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Trojan-fuelled botnet menaces UK eBay users

Auction giant guards against attack

SANS - Survey on application security programs

Updated Security researchers have discovered a sophisticated botnet attack targeting eBay customers, particularly those in the UK.

The attack, first identified last week, uses a sophisticated Trojan to infect surfers that stray onto hacked Websites. It then uses compromised computers to mount a sophisticated distributed attack on eBay accounts in an effort to steal personal financial information. The brute force attack also attempts to alter settings in order to place sold items in the wrong hands.

eBay said that systems it already had in place limit the impact of the attack. The online auction house said it is working together with security firms to protect users against the latest assault, which is based on 'brute forcing' techniques that have been "built into bots for years".

"This it is not a new practice. It’s a technique we are well aware of and eBay has many systems in place to detect this type of activity. Our systems detect brute force as well as cross site scripts, and actively monitor for account irregularities," eBay said in a statement.

"We have analysed the malware related to this particular botnet and provided information to the major anti-virus vendors, including McAfee, Panda and NOD32, who have already provided protections to their customers. Other Anti-Virus vendors are expected to incorporate these protections as soon as possible."

The auction giant added that while it has taken steps to make its systems secure, users also need to play their part in keeping their systems secure.

"eBay’s online security team also has specific programs in place that constantly evaluate known botnets and track how they evolve so we can proactively limit their ability to impact our site and our community of users. On the other side of the equation, it is critical for internet users to maintain their anti-virus software and use a personal firewall. eBay obviously cannot prevent general online attacks from taking over an individual’s personal PC," it said.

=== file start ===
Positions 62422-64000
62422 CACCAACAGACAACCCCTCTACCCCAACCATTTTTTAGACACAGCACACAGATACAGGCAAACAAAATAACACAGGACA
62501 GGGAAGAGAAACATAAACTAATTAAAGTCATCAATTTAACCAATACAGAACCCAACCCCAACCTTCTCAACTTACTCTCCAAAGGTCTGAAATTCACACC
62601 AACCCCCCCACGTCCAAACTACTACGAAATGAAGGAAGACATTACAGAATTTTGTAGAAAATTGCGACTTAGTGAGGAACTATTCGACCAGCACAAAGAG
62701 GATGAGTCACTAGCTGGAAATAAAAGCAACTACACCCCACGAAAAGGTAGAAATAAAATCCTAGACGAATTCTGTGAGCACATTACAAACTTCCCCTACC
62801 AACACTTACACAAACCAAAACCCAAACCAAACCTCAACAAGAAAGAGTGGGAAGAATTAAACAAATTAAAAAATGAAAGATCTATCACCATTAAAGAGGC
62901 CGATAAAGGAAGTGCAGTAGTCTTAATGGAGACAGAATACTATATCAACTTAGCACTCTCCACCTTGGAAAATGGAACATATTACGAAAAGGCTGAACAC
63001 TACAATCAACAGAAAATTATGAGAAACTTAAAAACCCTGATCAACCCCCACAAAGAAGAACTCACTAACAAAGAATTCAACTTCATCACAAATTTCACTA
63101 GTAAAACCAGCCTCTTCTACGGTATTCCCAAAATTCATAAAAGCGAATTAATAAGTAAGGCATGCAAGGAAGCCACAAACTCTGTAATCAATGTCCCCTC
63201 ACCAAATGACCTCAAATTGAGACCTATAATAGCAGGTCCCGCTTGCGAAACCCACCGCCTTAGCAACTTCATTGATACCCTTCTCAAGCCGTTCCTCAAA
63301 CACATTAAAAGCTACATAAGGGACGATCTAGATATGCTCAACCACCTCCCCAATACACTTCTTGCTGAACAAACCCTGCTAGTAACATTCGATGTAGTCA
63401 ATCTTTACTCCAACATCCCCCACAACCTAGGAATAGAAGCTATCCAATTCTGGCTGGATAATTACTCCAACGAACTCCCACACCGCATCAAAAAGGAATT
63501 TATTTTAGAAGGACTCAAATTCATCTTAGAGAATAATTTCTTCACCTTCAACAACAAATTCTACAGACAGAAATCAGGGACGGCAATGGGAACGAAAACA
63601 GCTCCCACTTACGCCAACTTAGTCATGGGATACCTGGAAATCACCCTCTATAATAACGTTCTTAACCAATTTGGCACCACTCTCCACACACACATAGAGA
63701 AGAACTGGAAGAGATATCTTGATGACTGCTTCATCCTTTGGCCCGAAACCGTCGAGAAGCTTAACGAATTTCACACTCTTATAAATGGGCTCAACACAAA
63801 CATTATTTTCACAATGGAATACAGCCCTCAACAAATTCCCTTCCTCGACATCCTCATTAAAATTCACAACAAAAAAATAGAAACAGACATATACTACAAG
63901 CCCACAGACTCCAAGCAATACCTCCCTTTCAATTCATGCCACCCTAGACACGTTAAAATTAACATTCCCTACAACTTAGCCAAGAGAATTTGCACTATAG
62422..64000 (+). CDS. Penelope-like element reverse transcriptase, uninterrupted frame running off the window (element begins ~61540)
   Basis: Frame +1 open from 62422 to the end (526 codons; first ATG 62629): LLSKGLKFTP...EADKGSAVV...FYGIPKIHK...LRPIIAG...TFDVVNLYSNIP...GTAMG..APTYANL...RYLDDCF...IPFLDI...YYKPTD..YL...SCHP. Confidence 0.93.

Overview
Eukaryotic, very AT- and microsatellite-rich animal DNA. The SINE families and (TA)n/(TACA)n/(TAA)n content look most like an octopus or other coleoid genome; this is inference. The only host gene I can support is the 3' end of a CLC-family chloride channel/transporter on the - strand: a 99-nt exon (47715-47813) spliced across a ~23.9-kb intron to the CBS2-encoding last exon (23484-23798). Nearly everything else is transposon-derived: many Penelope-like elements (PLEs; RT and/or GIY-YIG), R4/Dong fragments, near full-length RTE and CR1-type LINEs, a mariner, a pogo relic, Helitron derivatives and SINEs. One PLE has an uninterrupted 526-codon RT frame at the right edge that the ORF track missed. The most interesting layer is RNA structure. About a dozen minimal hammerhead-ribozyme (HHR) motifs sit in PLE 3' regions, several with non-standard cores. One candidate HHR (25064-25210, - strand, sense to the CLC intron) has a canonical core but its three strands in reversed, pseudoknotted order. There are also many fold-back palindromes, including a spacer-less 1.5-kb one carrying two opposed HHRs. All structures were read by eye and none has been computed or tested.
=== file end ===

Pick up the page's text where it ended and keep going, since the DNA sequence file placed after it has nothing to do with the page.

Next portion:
"eBay does not display sensitive financial information, so if a user’s computer and their sign in credentials used on eBay are compromised through whatever means, their sensitive financial data is still protected, reducing the possibility of ID theft.

"As for eBay’s servers, members can be assured that their information is secure; no one has ever 'broken into' one of our servers and stolen information," it added.

Researchers at Israeli security firm Aladdin Knowledge Systems reckon that hundreds of popular Web sites, regardless of local language or geography, might still be infecting visitors.

As well as a 'brute force' assault the crackers behind the attack are also using phishing techniques. Cybercriminals have set up a variety of phishing sites in a bid to give themselves quicker access to an even larger number of accounts.

Aladdin researchers reckon a high percentage of the threat’s efforts are targeted specifically at UK-based eBay account holders. The Trojan appears to separate its handling of accounts, distinguishing between accounts inside and outside of the US.

"Through new infection and attack methods, this targeted threat shows that Trojans are continuing to evolve into extremely dynamic, adaptive tools for online criminals, resulting in a potentially damaging aftermath for its individual victims," said Ofer Elzam, director of product management for the Aladdin eSafe Business Unit and head of the Aladdin eSafe security response team.

The auction giant's safety tips microsite, which is full of useful advise on avoiding phishing attacks and other such scams, can be found here. ®

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